• 16:31
  • Tuesday ,04 October 2011

Eurozone delays decision on next Greek payout


International News


Tuesday ,04 October 2011

Eurozone delays decision on next Greek payout

 Eurozone finance ministers have delayed making a decision on giving Greece its next instalment of bailout cash, sending European shares down sharply.

It came after Greece said it would not meet this year's deficit cutting plan.
A meeting set for 13 October, when finance ministers had been expected to sign off the next Greek loan, has now been cancelled, said BBC Europe correspondent Chris Morris.
French shares fell 3.3%, German stocks by 3.2%, and the UK's FTSE by 2.4%.
As a result of the decision by finance ministers, Greece may not get its next loan tranche until November.
Greece has previously said it needed the money by mid-October to avoid defaulting on its loans, but Eurogroup chairman Jean-Claude Juncker said at a meeting of finance ministers in Luxembourg that the country would be able to meet its financial obligations as long as it received the next 8bn-euro (£6.9bn; $10.9bn) tranche of money in November.
Mr Juncker also ruled out the possibility of a debt default by Greece - denying rumours that some countries, including Germany, had been pushing for this.
The meeting also appeared to reach a deal to let Finland receive collateral as security for its contribution towards the eurozone bailout fund - the European Financial Stability Facility.
The Finns had threatened to block further bailouts to Greece unless it received this special arrangement.
Banking falls
Banking stocks were again among the biggest fallers, due to concerns about their exposure to Greek government bonds.
In France, Societe Generale was 7% lower, while BNP Paribas had lost 6.3%, and Credit Agricole had fallen 5.9%.
German's Commerzbank was down 5.7%, while in the UK Lloyds Banking Group had shed 4.2%.
Meanwhile, the Franco-Belgian bank Dexia, the bank the market judges most vulnerable to Greece, saw its shares tumble around a quarter to around 1 euro (86p).
The euro fell to a 10-year low against the yen and slipped against the dollar to $1.3144, a nine-month low.
Jane Foley, strategist at Rabobank, said: "The market is increasingly worried about the potential of the Greek crisis and the calamity that could be created if there was a messy default."
Falling sales
On Monday, Athens announced that the 2011 deficit was projected to be 8.5% of GDP, down from 10.5% in 2010 but short of the 7.6% target set by the EU and IMF.
The government, which on Sunday adopted its 2012 draft austerity budget, blamed the shortfall on a worsening economy, which is expected to contract by 5.5% rather than the 3.8% forecast in May.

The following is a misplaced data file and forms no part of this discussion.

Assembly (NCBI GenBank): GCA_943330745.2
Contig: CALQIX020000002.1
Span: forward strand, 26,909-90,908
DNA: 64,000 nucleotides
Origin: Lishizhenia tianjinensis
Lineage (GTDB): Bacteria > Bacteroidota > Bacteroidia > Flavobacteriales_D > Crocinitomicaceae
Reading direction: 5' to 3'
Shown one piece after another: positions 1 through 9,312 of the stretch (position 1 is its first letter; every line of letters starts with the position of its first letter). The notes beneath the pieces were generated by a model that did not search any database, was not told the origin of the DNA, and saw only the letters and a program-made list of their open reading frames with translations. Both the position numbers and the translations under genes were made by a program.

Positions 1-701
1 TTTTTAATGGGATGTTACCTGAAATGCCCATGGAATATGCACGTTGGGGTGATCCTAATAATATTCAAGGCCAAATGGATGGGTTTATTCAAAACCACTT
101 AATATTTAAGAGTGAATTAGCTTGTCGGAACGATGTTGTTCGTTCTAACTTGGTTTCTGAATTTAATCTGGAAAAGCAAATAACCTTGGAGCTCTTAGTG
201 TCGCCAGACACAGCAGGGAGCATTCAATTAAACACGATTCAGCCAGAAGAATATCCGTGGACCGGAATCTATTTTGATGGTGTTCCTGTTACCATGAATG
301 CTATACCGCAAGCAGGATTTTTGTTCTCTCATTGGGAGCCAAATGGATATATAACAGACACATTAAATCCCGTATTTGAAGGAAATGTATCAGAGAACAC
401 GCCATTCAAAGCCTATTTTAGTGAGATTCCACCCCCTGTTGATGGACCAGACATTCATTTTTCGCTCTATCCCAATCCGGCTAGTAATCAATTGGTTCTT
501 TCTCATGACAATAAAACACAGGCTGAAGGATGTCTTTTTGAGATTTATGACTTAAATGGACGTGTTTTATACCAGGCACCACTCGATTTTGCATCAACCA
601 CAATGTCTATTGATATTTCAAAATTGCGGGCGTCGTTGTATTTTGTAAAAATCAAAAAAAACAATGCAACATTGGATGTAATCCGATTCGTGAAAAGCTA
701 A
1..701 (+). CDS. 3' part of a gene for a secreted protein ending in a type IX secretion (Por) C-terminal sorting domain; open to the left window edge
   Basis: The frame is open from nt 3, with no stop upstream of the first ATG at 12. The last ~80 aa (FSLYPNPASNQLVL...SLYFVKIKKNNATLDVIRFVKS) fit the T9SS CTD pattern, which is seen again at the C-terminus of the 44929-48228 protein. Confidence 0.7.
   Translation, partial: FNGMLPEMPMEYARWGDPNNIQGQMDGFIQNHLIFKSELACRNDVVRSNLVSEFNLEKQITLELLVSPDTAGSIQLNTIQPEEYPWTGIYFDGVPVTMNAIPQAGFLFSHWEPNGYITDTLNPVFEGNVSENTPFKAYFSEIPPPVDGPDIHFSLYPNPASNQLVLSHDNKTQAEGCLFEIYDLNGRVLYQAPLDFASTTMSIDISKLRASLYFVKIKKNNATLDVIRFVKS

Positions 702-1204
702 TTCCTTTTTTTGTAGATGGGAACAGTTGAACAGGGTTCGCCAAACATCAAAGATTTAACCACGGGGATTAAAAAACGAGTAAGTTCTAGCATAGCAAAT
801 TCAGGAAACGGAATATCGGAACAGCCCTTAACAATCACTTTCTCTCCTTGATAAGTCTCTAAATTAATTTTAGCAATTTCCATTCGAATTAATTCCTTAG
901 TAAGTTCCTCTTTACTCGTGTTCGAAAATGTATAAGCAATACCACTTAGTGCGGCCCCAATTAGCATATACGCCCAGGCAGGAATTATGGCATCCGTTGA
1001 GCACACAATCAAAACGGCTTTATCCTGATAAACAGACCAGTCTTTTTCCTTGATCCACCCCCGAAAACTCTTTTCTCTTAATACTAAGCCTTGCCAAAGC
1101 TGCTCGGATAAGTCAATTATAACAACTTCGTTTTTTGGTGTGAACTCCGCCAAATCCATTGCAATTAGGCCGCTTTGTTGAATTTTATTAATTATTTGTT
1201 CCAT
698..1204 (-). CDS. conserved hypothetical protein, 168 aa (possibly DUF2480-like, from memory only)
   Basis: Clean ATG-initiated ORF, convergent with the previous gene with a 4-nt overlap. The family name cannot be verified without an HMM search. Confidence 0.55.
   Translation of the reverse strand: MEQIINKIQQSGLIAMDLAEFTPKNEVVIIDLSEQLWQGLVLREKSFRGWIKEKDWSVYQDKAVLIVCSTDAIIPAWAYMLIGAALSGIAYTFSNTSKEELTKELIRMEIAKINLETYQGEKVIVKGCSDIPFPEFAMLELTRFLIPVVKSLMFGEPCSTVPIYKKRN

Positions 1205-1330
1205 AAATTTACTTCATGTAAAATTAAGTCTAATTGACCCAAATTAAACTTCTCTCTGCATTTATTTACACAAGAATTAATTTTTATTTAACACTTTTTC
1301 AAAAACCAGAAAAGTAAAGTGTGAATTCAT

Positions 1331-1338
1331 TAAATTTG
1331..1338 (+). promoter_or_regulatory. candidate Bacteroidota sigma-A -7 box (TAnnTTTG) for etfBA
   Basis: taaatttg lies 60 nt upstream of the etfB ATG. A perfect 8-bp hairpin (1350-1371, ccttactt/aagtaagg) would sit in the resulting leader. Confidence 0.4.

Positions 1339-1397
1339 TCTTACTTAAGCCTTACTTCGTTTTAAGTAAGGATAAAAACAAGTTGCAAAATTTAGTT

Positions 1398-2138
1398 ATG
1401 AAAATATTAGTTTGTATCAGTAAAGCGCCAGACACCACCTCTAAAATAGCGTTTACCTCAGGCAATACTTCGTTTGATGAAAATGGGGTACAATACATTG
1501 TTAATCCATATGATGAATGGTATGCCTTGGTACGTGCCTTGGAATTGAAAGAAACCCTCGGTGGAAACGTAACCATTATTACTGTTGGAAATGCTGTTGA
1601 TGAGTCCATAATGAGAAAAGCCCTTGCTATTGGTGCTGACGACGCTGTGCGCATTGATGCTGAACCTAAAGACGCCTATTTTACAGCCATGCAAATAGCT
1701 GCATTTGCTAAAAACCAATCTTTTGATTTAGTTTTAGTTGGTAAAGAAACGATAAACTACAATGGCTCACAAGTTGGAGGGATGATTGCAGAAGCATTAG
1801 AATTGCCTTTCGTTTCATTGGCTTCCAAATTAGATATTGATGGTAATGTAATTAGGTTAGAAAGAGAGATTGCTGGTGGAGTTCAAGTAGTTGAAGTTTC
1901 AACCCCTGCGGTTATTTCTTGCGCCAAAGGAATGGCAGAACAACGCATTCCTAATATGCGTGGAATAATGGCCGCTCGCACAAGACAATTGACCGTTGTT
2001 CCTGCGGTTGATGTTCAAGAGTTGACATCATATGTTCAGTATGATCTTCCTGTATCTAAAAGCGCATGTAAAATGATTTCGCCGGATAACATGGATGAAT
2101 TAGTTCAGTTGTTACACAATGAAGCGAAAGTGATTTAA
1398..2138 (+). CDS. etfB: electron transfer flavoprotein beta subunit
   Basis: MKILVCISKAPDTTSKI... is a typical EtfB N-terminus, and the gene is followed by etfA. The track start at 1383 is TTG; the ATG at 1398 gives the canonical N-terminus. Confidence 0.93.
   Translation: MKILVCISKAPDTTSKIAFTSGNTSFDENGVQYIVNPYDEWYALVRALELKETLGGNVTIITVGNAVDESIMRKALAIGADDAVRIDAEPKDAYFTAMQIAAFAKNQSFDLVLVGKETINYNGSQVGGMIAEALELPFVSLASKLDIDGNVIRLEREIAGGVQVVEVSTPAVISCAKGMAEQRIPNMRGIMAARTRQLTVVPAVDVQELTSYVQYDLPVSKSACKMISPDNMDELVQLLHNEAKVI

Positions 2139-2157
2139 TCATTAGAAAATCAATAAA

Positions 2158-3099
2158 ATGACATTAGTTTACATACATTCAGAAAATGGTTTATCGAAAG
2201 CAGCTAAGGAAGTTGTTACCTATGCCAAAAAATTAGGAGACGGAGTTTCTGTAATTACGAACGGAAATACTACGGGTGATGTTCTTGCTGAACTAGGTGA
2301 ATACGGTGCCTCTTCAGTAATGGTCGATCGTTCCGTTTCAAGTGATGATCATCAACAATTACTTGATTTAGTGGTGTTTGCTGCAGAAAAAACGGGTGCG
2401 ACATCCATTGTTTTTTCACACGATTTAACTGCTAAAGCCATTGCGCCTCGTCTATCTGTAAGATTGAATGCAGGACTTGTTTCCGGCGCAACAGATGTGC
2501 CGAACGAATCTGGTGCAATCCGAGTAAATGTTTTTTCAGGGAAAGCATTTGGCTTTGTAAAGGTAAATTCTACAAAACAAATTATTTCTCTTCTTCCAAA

Data released on Tuesday showed the effects of the austerity programme on household spending.
Greek retail sales fell 4.3% in the year to July, although the figure was far worse in June when sales were 11.4% lower year on year.
Inspectors from the International Monetary Fund (IMF), European Union (EU) and European Central Bank are currently in Athens to examine Greece's financial position.
'Unanimously approved'
The Greek finance ministry said on Sunday that its unpopular austerity measures would have to be adhered to.
It said: "Three critical months remain to finish 2011, and the final estimate of 8.5% of GDP deficit can be achieved if the state mechanism and citizens respond accordingly."
It released figures for 2012's projected deficit, putting it at 6.8% of GDP, also short of the 6.5% target.
The data came as the government met to approve Greece's draft budget for next year.
The cabinet meeting also approved a measure to put 30,000 civil service staff on "labour reserve" by the end of the year.
This places them on partial pay with possible dismissal after a year.
This measure, along with other wage cuts and tax rises, have been part of a package intended to persuade the so called "troika" of the EU, IMF and ECB to continue with the bailouts.
The Greek austerity measures are hugely unpopular at home and have led to a wave of strikes and protests.
Protestors again blocked the entrance to several ministries on Tuesday, including the Finance and Transport ministries.
Many Greeks believe the austerity measures are strangling any chance of growth.